Neither investigator is a believer in the paranormal until it forces itself on them, and their attitudes and approaches are different from Mulder and Scully. Jason is in it for the "wouldn't it be cool if..." factor and he drives most paranormal investigations with his eagerness. Jeanette prefers rational explanations but enjoys carrying out the investigation and seeing where the facts lead.
The agents solve real crimes for several episodes before they are assigned to work on the X-Files on a special request from a deputy director who their SAIC is not familiar with.
The agents work in an office with other staff. Actors playing background characters will be hired on for a season just nod and say "hi" once an episode and to have the same familiar faces in the same cubicles. The agents have friends and families. The cost of the show is going through the roof.
In later seasons:
- Somebody gives the order to delete all of the X-Files. The backup drive at the field office is the only copy until they start getting requests from other field offices to make a copy.
- Jason gets beamed up by a UFO. It turns out to be a secret US military aircraft. After seeing his FBI badge, they hand him over to "The Investigator": Dana Scully. She tells him that aliens do exist, and welcome to the resistance. Jason is written out of the show and replaced by another character.
Some previous concepts:
One of my game ideas that I'll never get around to developing is a multi-generational RPG where the initial party of heroes fights some battle against the stereotypical evil force, then their kids fight the next part of the battle, and then ''their'' kids finally defeat the evil, where this is driven by a game engine and not a written script. How would this work?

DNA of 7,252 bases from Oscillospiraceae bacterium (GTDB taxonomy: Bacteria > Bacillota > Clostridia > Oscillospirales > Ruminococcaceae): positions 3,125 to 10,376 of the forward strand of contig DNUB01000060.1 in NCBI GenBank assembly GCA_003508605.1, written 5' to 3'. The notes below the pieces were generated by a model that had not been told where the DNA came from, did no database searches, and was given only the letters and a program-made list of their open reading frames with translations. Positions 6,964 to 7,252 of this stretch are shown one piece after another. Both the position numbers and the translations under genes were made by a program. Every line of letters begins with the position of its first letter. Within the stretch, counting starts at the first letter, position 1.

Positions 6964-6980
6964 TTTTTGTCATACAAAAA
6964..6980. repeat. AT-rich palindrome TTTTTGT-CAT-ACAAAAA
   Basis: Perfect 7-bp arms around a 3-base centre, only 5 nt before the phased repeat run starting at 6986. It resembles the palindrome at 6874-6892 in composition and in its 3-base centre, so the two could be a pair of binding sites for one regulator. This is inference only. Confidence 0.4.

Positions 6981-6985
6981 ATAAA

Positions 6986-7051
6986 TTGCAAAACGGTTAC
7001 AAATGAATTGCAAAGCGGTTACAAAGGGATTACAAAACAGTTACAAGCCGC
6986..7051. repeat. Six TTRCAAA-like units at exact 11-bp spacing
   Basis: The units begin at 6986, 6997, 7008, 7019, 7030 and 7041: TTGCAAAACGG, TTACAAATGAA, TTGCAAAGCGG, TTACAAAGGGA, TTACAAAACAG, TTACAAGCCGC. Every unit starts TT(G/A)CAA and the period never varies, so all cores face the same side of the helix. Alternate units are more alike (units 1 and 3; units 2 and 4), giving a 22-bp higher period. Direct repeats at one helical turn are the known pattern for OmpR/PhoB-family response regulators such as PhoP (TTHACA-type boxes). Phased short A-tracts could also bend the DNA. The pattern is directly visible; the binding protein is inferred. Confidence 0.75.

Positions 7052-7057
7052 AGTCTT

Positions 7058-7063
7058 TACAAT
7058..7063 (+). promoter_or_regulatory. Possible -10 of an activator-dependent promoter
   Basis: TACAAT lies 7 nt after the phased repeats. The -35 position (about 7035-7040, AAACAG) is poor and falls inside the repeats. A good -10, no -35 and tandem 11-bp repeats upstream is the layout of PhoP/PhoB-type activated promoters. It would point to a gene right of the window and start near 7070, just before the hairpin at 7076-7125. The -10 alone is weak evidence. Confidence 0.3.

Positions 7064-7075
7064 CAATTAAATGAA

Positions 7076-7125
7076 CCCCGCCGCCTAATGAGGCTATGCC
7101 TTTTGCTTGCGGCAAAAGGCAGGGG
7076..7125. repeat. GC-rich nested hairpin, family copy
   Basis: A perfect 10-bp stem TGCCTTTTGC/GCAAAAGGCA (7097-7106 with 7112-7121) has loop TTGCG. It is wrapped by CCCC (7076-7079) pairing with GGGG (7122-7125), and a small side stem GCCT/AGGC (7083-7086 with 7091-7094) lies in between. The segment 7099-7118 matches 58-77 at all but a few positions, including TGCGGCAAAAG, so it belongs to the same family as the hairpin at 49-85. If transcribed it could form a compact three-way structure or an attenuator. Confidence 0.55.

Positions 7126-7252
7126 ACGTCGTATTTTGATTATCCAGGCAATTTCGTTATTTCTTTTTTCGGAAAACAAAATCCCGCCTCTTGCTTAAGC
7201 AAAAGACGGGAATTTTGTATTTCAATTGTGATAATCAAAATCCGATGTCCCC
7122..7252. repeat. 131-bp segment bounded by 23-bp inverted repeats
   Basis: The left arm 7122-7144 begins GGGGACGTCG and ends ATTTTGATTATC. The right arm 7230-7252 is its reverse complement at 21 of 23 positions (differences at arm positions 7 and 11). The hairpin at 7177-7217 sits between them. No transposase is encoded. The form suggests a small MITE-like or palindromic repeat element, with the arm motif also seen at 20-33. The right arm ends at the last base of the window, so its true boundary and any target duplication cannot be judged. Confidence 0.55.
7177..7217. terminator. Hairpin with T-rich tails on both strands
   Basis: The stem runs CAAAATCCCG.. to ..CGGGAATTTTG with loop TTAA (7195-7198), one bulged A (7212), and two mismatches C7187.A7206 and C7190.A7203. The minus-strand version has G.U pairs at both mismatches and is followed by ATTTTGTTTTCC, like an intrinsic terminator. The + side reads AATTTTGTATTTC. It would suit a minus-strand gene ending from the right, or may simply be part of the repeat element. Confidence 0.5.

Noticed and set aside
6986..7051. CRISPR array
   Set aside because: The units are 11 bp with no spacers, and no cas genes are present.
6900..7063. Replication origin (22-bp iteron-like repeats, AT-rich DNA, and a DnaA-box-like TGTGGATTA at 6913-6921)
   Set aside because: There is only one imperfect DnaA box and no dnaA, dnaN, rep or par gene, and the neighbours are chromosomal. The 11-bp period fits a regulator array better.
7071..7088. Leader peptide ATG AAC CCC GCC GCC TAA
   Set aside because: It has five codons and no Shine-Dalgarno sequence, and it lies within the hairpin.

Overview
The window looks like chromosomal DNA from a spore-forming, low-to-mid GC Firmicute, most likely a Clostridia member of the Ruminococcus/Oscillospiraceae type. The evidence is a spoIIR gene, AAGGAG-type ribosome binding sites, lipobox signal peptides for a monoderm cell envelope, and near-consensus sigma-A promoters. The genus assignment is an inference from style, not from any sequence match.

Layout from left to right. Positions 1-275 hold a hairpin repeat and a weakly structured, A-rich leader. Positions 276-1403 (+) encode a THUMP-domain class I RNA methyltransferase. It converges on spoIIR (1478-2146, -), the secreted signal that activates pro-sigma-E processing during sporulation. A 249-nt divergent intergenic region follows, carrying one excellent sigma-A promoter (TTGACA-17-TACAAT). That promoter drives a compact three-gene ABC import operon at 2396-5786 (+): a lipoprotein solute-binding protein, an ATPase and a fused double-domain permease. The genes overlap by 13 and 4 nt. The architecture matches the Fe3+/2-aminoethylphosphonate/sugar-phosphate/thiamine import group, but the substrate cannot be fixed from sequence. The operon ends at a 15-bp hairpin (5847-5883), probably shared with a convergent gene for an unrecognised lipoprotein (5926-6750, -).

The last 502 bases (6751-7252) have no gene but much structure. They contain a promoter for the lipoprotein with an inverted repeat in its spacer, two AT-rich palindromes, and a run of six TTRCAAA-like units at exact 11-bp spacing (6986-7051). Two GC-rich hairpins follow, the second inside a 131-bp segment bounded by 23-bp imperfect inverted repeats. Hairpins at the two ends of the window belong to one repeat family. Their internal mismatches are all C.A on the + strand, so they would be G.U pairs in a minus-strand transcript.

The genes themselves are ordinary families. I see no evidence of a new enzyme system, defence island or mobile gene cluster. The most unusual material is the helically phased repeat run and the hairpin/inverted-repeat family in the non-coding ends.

1. The player must be enticed to retire the party.
- The party defeats the local evil that they see and misses the big picture. With no remaining quests, the party automatically retires.
- In-game full party wipe. Survivors flee.
- Randomly throw romantic encounters at the player until the player accepts the option to marry and settle down, or a limit is reached where the character automatically chooses this option.
- Randomly cause events that cause fighters to leave the party until the player is left with so few fighters that the party is guaranteed to get wiped out if they keep attacking, leaving the player to decide that retiring is the better choice.
2. The next party should have the potential of being stronger than the last.
This follows naturally from the retirement of fighters being a game. Children should have traits similar to those of their parents, plus a little bonus for having been raised by heroes.
3. The evil force regrows strength between generations.
There must be low-level targets for your kids to beat their swords against before they go into the final dungeon. The game engine will randomly generate a series of local villains, missions, and travel mechanisms between continents that open up when previous missions are completed.
4. The game environment changes between generations. Towns grow. Buildings fall into disrepair and are replaced. NPCs have children, get old, and die.
While the idea is intriguing, there are drawbacks.
Randomly generated content is not as interesting as well-written scripts. If the characters are randomly generated and the mission engine pulls random events out of a bag of tricks, the dialogue cannot be written toward specific characters. The game cannot have all of the little things that make a good RPG stand out from rpgmaker amateur hour.
If the player gets a different randomly generated set of kids on each playthrough, there is no emotional attachment. There will be an emotional backlash on additional playthroughs when the player's kids are different from the ones on their first playthrough, as someone who remembers the adventures of their daughter Sara may be a bit grumpy when they get a son named Fred.
Characters cannot be used as points of reference from which to talk to other players about the game. "You know that character...." they don't know that character. At best, the game can keep a log of events and players can share logs.
There is a freeware flash game called Idle Monster Slayers that is basically Cow Clicker with an implementation of generational improvement. The game's rules are:
- Gold is produced over time.
- Click the button to trade gold for an increase in the rate of gold production.
- Soul Orbs are produced over time at high levels, and increase the rate of gold production when the game is reset.
- Click the reset button to collect Soul Orbs and zero out the rest of the game.
During any single playthrough:
- Player strength rises linearly over playing time.